Positive Masculinity Contributor – Maxwell Hayden
Content Writer | Politics, Philosophy & Economics Student
I spent the first eighteen years of my life on complete outfit autopilot. When your wardrobe consists mainly of basketball shorts, jeans, sweatpants and graphic tees, getting dressed in the dark every morning becomes the standard affair. Being able to wear the same handful of outfits most of the time is one of the silent advantages that male-passing folks have over everyone else. Taking your clothing for granted means missing out on opportunities to grow intrinsically and extrinsically. When you’re not making decisions about the way that you dress, you’re letting the world around you come to their own conclusions. Dress right, and you’ll be building an identity for yourself and developing self-confidence at the same time. In a world where it’s becoming much more common to knock yourself down, looking good is an accessible means of lifting yourself up.
That said, nothing with so much potential for good comes easily. Trying to discern your style is a difficult enough process as it is; add to that the fact that many men feel the world of fashion is closed off to them, and the goal of looking good becomes all the more difficult to achieve. But I can attest firsthand to the fact that it’s doable, whether you’re skeptical of the impact clothing can have, or are struggling with body image insecurities, or can’t tell a v-neck from a crew. I hope that by outlining a few of the first steps that I took to clear out my t-shirt drawer, you’ll find a useful takeaway or two, whether that’s following my formula step-for-step or merely gleaning the inspiration to dig deeper on your own.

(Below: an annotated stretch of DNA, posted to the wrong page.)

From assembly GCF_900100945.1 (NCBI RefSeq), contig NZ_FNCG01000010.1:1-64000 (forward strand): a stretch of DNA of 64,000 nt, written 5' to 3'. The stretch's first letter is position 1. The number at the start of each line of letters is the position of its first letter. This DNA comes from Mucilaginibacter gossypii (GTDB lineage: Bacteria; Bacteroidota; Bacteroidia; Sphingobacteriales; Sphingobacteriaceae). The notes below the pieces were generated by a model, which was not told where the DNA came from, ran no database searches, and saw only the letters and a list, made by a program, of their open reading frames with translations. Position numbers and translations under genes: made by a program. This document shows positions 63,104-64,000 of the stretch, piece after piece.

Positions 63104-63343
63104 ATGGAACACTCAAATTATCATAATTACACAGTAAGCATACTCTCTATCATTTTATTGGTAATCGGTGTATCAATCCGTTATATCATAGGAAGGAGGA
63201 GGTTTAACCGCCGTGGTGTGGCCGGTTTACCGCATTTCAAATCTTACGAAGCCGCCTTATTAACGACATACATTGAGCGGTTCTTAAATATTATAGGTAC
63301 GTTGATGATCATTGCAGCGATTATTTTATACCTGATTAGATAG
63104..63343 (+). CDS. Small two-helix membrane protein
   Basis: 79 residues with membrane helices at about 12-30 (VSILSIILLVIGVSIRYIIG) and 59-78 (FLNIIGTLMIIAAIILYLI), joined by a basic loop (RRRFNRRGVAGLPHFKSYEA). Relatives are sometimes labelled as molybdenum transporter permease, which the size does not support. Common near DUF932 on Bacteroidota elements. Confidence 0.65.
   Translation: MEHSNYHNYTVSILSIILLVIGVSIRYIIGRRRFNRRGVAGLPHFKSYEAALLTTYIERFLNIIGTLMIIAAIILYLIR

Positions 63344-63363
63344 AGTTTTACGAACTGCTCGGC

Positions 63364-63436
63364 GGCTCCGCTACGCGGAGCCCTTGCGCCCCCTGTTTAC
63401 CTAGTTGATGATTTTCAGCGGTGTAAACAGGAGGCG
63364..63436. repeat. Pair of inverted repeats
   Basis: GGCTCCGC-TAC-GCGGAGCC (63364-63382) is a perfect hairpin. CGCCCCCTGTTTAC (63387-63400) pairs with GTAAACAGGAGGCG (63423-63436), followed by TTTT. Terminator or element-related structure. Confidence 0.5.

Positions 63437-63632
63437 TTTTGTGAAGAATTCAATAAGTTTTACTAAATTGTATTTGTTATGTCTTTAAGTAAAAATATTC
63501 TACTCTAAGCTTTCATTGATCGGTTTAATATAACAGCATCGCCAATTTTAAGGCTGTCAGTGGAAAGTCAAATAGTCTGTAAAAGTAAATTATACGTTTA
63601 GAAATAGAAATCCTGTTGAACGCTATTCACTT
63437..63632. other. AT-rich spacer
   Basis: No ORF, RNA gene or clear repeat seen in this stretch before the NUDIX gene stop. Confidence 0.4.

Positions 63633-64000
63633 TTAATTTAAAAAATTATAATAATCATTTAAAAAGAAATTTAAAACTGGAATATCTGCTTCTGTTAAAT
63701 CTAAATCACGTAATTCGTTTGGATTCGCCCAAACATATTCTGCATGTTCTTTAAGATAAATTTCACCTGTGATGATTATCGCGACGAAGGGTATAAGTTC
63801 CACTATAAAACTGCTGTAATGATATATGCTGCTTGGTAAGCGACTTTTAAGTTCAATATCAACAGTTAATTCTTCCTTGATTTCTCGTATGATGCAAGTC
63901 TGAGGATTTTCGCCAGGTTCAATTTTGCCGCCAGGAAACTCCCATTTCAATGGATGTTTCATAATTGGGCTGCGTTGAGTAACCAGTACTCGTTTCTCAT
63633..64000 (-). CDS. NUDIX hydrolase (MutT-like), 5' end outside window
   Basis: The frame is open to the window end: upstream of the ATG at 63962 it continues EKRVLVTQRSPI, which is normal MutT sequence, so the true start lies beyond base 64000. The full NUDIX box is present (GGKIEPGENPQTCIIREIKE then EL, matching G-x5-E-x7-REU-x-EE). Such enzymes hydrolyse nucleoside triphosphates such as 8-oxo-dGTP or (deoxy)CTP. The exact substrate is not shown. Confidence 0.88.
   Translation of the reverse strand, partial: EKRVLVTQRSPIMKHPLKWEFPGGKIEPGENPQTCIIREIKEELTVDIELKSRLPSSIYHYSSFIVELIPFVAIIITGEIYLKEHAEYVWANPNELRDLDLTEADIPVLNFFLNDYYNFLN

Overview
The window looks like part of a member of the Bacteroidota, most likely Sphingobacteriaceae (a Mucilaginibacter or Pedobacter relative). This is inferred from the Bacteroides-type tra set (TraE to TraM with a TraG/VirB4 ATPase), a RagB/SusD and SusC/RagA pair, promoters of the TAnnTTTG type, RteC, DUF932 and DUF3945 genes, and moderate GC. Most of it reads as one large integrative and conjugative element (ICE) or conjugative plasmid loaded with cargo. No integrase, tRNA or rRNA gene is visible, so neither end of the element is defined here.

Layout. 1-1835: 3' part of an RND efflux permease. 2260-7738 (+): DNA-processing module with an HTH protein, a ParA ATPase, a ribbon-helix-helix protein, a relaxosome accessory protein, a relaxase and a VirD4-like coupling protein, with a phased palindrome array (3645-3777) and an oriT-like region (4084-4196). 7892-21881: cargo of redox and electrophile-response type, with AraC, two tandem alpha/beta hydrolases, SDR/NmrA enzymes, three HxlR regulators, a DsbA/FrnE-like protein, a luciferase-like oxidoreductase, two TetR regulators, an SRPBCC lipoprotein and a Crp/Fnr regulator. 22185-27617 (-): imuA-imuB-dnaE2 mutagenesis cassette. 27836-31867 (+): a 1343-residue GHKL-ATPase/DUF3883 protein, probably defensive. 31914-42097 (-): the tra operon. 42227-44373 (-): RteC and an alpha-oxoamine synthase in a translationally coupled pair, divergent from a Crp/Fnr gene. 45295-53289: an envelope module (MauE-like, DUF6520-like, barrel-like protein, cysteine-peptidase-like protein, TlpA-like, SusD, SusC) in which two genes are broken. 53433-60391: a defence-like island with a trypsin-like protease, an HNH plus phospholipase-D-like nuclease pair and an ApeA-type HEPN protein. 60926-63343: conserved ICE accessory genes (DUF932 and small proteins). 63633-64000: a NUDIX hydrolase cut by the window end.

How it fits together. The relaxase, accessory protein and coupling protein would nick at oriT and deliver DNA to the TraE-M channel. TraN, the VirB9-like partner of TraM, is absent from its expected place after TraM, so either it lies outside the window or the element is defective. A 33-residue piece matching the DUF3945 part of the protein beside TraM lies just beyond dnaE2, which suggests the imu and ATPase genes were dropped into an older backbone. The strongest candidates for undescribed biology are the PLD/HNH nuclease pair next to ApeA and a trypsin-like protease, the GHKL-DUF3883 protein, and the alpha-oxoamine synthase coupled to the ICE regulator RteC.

The Journey of a Thousand Miles
The first hurdle I had to leap while learning how to dress myself was the most difficult: discovering that I could look good in the first place. As someone who is overweight and not visibly muscular, I hated clothes shopping with all my heart. I felt silly looking at the clothing models and mannequins pulling off looks better than I ever thought I could, and given the pricey nature of most nice clothes, I couldn’t justify just trying something for the sake of trying it. I would often walk out dejected, empty-handed, and ready to put off trying again until I could lick my mental wounds.
If any part of this resonates with you, I’d advise starting by taking yourself out of the equation. I was fortunate enough to stumble into this trick by accident, via a Christmas gift from my mom. She set me up with a service called StitchFix, which is designed to provide you with an outfit or two based on your body type and any additional requests you have. If you don’t like them, you can try again until you do. Should you have the financial luxury to give a service like this a shot, I would; having a starting point tailored to your needs (or a lack therof) does a lot to remove insecurity from the equation. After all, you’ve already received the approval of at least one person who knows their stuff!